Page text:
The House of Mirth - there was a play based on Edith Wharton's novel - Americans want tragedy with a happy ending - "why has she got to die" - "it's really complex" - Americans don't eat properly, they are not allowed to drink coffee - depressing with the awful lunches
Distant Voices - T.S. Eliot: children laughing in the shrubbery
Still Lives - don't act - if you be it's much more interesting - words that are meant stop being manneristic - I can detect mannerism with my eyes closed
Victim - Dirk Bogarde - when homosexuality was against the law
Carrie - Laurence Olivier's suicide scene - when Olivier underplays he's very good - The Entertainer is wonderful
Distant Voices. Still Lives: private moments intensified - the poetry of the ordinary, as in Chekhov - people sang in those days - be truthful to what you remember - we did a lot of tests for that bleached bi-pack process
The Long Day Closes: we had 46 items of music
My private life is dull. I don't go out much.
The colour of the furniture from the 1920: dark, polished mahogany - depressing, awful - awful furniture - it had to last - rooms almost Victorian - suffocating - generally dark
You present moments that are trivial and sublime at the same time, high moments in everyday life - Small things are big - the rhythm of life was slower - it could be measured with the cycle of the curtains, as there was only one set of them, and Wednesday was the washing day -
Cinema is wonderful - British comedies - Love Is a Many Splendored Thing: everyone was crying - All That Heaven Allows, Magnificent Obsession: I believed it was absolutely true, very profound - cinema was like religion, we were much more naive then - Doris Day in Young at Heart: everything was beautiful, the kitchens were very big - Jay Robinson in The Robe - now they have no idea how to frame, no close-ups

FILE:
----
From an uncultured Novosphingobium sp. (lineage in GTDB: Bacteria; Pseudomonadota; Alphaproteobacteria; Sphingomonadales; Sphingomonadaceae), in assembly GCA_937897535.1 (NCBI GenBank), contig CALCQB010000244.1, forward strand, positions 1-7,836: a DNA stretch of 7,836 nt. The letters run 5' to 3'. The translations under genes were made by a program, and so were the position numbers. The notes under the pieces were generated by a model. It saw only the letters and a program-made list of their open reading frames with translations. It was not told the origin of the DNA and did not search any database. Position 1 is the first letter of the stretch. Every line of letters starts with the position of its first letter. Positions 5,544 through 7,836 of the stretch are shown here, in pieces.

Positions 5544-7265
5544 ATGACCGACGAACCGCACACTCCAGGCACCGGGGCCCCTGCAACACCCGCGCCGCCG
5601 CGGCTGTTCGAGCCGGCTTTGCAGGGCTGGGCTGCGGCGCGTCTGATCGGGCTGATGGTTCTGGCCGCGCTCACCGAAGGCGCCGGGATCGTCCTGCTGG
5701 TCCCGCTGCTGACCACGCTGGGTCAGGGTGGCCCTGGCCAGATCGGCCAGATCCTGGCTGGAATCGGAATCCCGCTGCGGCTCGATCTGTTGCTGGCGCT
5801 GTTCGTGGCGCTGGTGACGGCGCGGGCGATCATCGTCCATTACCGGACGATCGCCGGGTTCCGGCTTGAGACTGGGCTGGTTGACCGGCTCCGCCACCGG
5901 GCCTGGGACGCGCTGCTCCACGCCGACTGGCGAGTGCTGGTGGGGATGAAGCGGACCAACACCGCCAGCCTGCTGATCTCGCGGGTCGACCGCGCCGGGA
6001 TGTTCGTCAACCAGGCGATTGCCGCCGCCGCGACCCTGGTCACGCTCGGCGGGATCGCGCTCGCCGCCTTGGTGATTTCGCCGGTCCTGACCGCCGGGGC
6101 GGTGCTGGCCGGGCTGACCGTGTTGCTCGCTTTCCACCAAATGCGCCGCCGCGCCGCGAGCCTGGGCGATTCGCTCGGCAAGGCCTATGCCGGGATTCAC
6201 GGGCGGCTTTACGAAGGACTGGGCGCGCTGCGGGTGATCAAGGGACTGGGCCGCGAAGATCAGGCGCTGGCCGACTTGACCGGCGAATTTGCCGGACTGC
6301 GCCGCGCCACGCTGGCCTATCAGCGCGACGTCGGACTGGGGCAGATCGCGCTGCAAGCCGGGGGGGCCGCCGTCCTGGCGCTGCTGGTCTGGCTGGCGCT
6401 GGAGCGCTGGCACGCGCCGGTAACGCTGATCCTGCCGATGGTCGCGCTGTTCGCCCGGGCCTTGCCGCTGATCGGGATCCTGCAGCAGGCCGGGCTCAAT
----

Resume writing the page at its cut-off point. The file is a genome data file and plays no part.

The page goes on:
What about Sibelius - The symphonies, the songs, the two part documentary on Sibelius - the last five beats of the 5. Symphony - Salonen, Saraste - Colin Davis: couldn't listen to it - Sibelius is a giant - I couldn't live without Bruckner, Sibelius, Shostakovich
Excerpt of Of Time and the City - in 8 years I just couldn't get any work - it is embarrasing to see a British actor with a gun
Poetry - it gives me solace - I don't like being gay, it's ruining my life - poetry, music and work keep me going - I couldn't live without The Four Quartets (T.S. Eliot), Emily Dickinson, and Shakespeare: they are balm to my soul - John Beechman's Love Song
You are not easy to classify - the problem is always money
Do you have soulmates? - no, never, I was always an outsider - I look like an accountant - I don't like sex - I don't like rock, or drugs - what's left?
How about the older generation? - Robert Hamer: It Always Rains on Sunday - Gene Kelly, Stanley Donen - Kurosawa, Ozu: always one or two films - Hitchcock's Psycho is not frightening, it's disquieting: when Vera Miles goes to Bates' room: an object can be terrifying
Which film would you take to the desert island? - Kind Hearts and Coronets